Nov 23, 2005, 8:30 am
Overbid by nearly $32 million in its unsuccessful attempt to get the state's lottery contract, Scientific Games filed a protest Tuesday claiming officials skewed the bid proposals to keep its current operator.
Earlier this month, the state announced its plans to give GTech Corp., the current lottery operator, a new five-year contract, even though it wasn't the low bidder. The state justified the decision by saying GTech offered a more secure and reliable system and outscored Scientific Games on a ranking system devised by members of an evaluation committee.
But in its protest report, Scientific Games contends the state's evaluation report was geared to make the challenger look tainted and the incumbent flawless.
"It made countless inaccurate statements about Scientific Games and its bid. It identified risks that do not exist and greatly overstated others," the protest said. "It found no fault with or risk in GTech's proposal. It also drastically, and impermissibly, skewed the risk analysis in GTech's favor."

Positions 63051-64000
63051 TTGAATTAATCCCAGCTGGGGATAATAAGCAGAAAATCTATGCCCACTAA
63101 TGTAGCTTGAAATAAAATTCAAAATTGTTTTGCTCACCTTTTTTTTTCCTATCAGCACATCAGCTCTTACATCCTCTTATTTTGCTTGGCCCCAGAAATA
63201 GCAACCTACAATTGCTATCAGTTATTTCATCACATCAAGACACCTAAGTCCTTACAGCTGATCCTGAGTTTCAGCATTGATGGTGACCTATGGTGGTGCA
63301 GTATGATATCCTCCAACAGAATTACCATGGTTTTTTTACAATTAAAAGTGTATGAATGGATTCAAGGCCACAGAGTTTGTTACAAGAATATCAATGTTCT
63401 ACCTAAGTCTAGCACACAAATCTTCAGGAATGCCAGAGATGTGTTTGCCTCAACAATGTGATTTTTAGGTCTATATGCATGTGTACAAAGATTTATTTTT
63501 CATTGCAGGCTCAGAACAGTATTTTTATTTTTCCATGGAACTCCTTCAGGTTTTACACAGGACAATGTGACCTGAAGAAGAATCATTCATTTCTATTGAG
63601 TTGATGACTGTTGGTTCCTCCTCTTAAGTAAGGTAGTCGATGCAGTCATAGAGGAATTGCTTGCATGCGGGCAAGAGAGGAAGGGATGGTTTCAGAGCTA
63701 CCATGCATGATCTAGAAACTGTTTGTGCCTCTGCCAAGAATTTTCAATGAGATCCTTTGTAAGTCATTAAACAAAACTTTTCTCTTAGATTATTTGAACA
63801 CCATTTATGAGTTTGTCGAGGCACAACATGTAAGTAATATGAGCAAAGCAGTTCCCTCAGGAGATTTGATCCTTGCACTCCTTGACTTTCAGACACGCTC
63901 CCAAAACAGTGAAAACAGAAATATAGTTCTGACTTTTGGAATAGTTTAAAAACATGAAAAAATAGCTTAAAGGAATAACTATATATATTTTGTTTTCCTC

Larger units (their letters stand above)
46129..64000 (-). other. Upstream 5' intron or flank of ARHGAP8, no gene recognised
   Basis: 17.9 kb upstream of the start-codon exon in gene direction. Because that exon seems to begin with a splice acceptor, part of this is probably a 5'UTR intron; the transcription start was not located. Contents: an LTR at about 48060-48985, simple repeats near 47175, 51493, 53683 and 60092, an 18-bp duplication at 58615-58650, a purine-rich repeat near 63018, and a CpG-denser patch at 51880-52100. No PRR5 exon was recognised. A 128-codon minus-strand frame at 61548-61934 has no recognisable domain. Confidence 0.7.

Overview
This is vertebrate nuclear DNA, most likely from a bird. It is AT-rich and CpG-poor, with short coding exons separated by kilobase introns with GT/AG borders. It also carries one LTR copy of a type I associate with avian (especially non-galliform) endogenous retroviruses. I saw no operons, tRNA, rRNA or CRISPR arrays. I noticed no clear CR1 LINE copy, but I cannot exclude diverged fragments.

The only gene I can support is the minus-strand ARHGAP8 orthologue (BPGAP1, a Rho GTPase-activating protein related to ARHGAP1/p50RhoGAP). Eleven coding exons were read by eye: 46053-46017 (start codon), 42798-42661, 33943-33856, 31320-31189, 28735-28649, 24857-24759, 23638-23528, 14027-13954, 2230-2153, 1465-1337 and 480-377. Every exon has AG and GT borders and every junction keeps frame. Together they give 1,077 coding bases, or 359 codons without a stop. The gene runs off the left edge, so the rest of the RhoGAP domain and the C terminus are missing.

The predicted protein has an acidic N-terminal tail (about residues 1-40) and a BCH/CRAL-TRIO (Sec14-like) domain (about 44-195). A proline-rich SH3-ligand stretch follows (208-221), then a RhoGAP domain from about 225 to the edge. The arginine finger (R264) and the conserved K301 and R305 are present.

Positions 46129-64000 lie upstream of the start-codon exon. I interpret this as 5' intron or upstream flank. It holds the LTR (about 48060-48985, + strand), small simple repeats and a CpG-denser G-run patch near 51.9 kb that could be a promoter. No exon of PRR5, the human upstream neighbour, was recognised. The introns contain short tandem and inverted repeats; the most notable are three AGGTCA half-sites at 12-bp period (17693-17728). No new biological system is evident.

A spokesman for Scientific Games declined comment. Bob Vincent, a spokesman for GTech, said he hadn't seen the protest and would not address specifics.
"We obviously thought the evaluation was handled fairly and evenly, and that can be determined or verified in whatever process goes forward," Vincent said.
Among Scientific Games' other complaints:
The state illegally asked for a best and final offer when GTech originally came in $67 million more -- without prior notice.
The lottery has a conflict of interest with GTech because MWW, a politically connected public relations firm, has a public relations contract with the lottery and is a lobbyist for GTech.
The state did not consider any risk from a potential buyout of GTech by Goldman Sachs and Lottomatica, an Italian company that in the past hasn't been able to get a license from the state Casino Control Commission.
Tom Vincz, a spokesman for the state Treasury Department, also declined comment on specifics until the protest is over.
The head of the Division of Purchases and Public Property will make a ruling on the protest, which can be appealed to the Appellate Division of the Superior Court.
There is no deadline for a decision, Vincz said.
The contract covers operating and maintaining the software and hardware associated with the state's network of 6,200 lottery machines. GTech bid $106.7 million and Scientific Games offered $75 million.
Your last visit: Sun, Oct 25, 2020, 8:52 am